Positions and Prospects

Positions and Prospects

By Shyamala Parameswaran

(Date: 20 Feb 1996)

The new rhetoric faithfully echoing the LTTE Supremo's response to Chandrika`s call to lay down arms, i.e. the desire to to resume peace talks, albeit under a third-party supervision among other conditions, has recently begun pointing to the PLO and the Bosnia negotiated success stories. However, to all intents the desire to resume peace talks is lacklustre in its sincerity as an estimated 500,000 continue to languish in in deprived and refugee conditions. There is also the fact that the LTTE`s return to violence and war is very likely to cause a resurgence in Sinhala extremism and a convergence in opposition to the devolution, thus "diluting" the proposals further, a charge LTTErs make without recognizing how they themselves help the dilution.

Lamentably, the Sri Lankan has also failed to come to terms with an objective view of the LTTE, as partners in peace and as vanguard of the Tamils. The fact of the matter is that the LTTE offers security through its well-trained corps of fighters to counter the terrorism of the Sinhala army that has continued to be communal against Tamils, fighters and civilians alike. None of these grim realities in any way shed any light as to when, if at all, the talks may actually resume. Chandrika, rebuffed yet again in her peace mission and overtures, has remained pre-occupied with getting the legal draft of the devolution proposals before the Parliamentary Select Committee while at the same time trying to contain possible future offensives by the LTTE and from exacerbating the situation.

In short, the reality is that Chandrika has delivered a devolution package, even if inadequate, for debate, thus edging closer to the goal of peaceful resolution. The LTTE, on the other hand, have uttered a distant interest in peace talks and mediation but have only delivered more violence and bloodshed in practice.

Recent events such as the hideous Colombo blast, the uncontrolled firing by Sinhala soldiers in the East and the sinking of Tiger naval vessels off Mulaitivu on a mission to supply arms to the insurgents, portend a full-scale war. These ominous signs further suggest that peace may be fast receding into the horizon. With the devolution proposals ready for negotiation and the LTTE stuck in its belligerent mood, unwilling to consider even a simple conciliatory gesture in the interest of its own ever enduring Tamil refugees, what are the prospects for negotiations?

It is not at clear that "mediation" has been mutually agreed upon. Clearly, with the devolution proposals on the anvil and the continued lack of initiative from the LTTE Supremo, the government could well take the stand that there is no need for third party intervention. The LTTE, on the other hand, appears to be led by the faith that its belligerence and call for a third-party mediation is sufficient to actually make such mediation happen _and_ deliver the goods.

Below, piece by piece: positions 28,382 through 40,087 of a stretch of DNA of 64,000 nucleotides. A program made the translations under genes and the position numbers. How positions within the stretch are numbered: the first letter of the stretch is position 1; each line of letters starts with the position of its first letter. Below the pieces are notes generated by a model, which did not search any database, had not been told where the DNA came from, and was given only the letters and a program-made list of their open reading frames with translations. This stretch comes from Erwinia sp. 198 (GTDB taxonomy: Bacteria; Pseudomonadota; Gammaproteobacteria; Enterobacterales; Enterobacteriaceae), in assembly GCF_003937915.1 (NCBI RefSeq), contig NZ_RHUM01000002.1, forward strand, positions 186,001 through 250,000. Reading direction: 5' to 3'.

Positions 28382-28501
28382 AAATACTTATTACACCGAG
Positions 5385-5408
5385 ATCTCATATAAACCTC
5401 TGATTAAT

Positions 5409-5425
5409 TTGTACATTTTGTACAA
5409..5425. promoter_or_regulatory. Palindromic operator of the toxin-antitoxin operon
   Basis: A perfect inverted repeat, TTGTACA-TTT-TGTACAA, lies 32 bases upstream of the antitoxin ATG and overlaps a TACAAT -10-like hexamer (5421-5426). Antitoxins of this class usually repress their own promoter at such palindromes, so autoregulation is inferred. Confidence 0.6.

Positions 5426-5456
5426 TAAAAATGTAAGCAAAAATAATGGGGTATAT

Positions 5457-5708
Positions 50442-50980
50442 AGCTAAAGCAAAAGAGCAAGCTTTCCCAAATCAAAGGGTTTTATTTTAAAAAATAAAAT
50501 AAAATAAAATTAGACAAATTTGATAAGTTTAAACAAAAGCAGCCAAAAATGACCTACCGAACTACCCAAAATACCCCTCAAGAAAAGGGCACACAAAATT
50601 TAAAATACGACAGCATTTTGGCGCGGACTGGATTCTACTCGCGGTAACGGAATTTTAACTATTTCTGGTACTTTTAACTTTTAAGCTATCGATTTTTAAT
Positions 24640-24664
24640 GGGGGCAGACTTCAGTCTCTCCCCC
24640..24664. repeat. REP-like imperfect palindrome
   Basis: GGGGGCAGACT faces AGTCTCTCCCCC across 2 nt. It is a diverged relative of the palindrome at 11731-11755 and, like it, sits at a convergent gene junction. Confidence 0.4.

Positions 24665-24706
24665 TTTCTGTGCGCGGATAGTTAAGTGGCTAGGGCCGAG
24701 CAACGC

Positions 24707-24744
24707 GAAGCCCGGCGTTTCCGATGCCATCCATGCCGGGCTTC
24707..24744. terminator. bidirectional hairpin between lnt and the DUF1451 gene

One question remains unanswered. Why would the LTTE, if its sole interest is its Tamil population, not consider a conciliatory gesture such as extending a personal and convincing invitation to Chandrika to visit the suffering masses in their re-located areas? This would not only earn many points in their favor, it would also establish some of the needed groundwork for acceptable mediation plus raise the status for the LTTE in the eyes of the larger polity: both Tamil and Sinhalese.

The LTTE is neither willing to make any concrete moves towards peace in its acceptance of responsibility for launching Eelam War III, spurning a hand extended in peace, nor is it serious about not prolonging the needless agony of a hapless people. Observers are left with the view that peace is an empty rhetoric for the LTTE. Its goal was and has been and is an independent Eelam. Many of the landed refugee-immigrants on Western soil who are closely aligned in solidarity with the Supremo`s position clearly and repeatedly voice this single objective. A paltry few subscribe to federalist alternatives and devolution, more often, half-heartedly.

The truth is Western governments have been known to intervene as mediators only under self-interest and under a somewhat different set of circumstances. There are no Owens and Vances out on a mission in Sri Lanka. Nor is there a convinced Western nation consistently concerned and speaking of ending the crisis on the island. Besides, the PLO and Bosnian-Balkan exercises differ in how the Norwegians as mediators, faciliated contact, guiding dialogue in the former case, while the U.N. and a community of mediators as third-party intervenors exerted concerted pressure on warring factions, dangling the carrot and wielding the stick as it were, simultaneously on the latter.

Some lessons in a quick overview of recent conflict-situations and conflict-resolutions with regard to processes and actual outcomes might serve a useful purpose. Storks no longer deliver babies and visions of a "formidable peace package" dropping into the lap come from minds living in twilight zones.

The reality of negotiations, with or without mediators, lies in evolving *shared goals*. An evaluation of recent conflict situations shows that bridging gaps such as the one that exists between the Prabhakaran and Chandrika is basic to paving the way for talks to be resumed. As the present impasse continues, the one-sided desire voiced for third-party mediation begs two questions: Is there any evidence that both LTTE and the Sri Lankan government are willing and ready for intervention? Which of the outside powers will have sufficient interest in forcing an obdurate side bent on separation and a rebuffed side willing to devolve powers, to come face to face over the table?